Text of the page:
a native american customer of mine wants a raw hide with the hair off, how do i get the hair off? with out putting it into any kind of tanning agents?
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do it like the Native American did. Braintan it. Your best off getting a book from a bookstore or craftstore on braintanning. Most the time the hide was immersed in a fast running river with rocks on top of it to keep it from washing away. Several days later the hair were usually gone, washed away by the running water. After that they fleshed it and scraped it really good. Cooked the brain and smeered it plus the brew the brain was cooking in all over the hide. Then they rolled it up and either let it sit for a while. Then they started on the breaking of the hide over either thick rope or a treebranch. Now if your leather is suppose to be for garnment and has to be waterproof you have to smoke it for several hours or sometimes day. That's when the leather gets the dirty buckskin look. If you don't smoke it it will be white. But like I said you ought to get yourself a book and read up on it. Braintanning is not hard just a lot of work. you could also opt to just send the hide to a tannery that does hair off tanning like Hershey Fur in Pennsylvania.
Tried it as a kid, and it works. An older neighbor was heavy into any kind of raw hide work, truly a master of a dying art, and he got me interested in it too. Ufortunately I didn't stick with the raw hide end, so it's been awhile, but to do it the old way, just add a bunch of wood ash to water, soak the raw skins in it, and keep checking them. As soon as the hair starts to loosen up, put it on a beam and use your scraping knife to push the hair off. Don't let it get too far or the skin itself will actually tear apart. After you de-hair it, just rinse it real good in clear water and tack it out to dry, or cut it to use. Actual raw hide hasn't had any salting or tanning done to it. I know there's probably a lot of other, nore modern chemicals and ways of doing it, but this method will work and hold up just fine, I know where there's a bunch of real nice braided raw hide form as far back as the late 30's as examples.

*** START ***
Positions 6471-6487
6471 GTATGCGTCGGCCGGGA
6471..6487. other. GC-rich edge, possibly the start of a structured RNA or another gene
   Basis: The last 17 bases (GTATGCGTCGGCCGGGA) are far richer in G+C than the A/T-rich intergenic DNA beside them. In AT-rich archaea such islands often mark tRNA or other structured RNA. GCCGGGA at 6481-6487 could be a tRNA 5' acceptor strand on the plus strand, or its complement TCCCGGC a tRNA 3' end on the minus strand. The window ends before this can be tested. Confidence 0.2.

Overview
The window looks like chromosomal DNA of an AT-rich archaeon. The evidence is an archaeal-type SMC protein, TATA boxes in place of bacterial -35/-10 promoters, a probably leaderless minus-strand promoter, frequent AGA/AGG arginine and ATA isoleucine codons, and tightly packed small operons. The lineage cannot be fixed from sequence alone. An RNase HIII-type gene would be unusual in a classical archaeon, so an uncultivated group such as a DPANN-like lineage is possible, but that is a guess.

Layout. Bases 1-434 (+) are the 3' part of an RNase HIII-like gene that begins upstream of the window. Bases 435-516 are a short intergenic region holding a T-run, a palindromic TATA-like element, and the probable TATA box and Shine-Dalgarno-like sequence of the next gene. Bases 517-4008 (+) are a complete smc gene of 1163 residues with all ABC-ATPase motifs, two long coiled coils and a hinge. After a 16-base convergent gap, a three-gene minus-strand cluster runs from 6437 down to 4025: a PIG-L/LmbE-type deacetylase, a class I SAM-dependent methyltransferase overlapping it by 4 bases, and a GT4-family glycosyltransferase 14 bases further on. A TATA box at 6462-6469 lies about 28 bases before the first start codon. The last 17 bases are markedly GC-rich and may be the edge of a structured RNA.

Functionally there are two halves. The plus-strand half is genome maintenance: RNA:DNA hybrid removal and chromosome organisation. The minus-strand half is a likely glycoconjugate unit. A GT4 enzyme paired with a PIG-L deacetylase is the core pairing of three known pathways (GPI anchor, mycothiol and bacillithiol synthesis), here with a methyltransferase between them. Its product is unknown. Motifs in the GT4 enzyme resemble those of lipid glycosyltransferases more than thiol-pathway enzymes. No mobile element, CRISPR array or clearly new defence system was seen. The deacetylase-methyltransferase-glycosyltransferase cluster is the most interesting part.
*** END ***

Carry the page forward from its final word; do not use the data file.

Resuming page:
p. s. I can't tell you how much ash for how much water, it's kind of like the older ladies cooked, just so much of this and a pinch of that, but put quite a bit in.